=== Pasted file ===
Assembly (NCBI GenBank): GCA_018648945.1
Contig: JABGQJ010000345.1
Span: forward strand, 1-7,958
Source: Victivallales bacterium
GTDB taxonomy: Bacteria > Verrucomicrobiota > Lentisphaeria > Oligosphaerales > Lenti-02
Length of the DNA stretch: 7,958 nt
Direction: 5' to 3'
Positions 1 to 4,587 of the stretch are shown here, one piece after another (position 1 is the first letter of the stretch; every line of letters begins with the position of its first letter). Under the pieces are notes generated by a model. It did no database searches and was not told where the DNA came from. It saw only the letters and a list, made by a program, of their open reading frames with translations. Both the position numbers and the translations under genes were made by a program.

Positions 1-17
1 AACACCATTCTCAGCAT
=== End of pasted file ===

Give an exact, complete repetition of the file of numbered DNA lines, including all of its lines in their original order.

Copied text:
Assembly (NCBI GenBank): GCA_018648945.1
Contig: JABGQJ010000345.1
Span: forward strand, 1-7,958
Source: Victivallales bacterium
GTDB taxonomy: Bacteria > Verrucomicrobiota > Lentisphaeria > Oligosphaerales > Lenti-02
Length of the DNA stretch: 7,958 nt
Direction: 5' to 3'
Positions 1 to 4,587 of the stretch are shown here, one piece after another (position 1 is the first letter of the stretch; every line of letters begins with the position of its first letter). Under the pieces are notes generated by a model. It did no database searches and was not told where the DNA came from. It saw only the letters and a list, made by a program, of their open reading frames with translations. Both the position numbers and the translations under genes were made by a program.

Positions 1-17
1 AACACCATTCTCAGCAT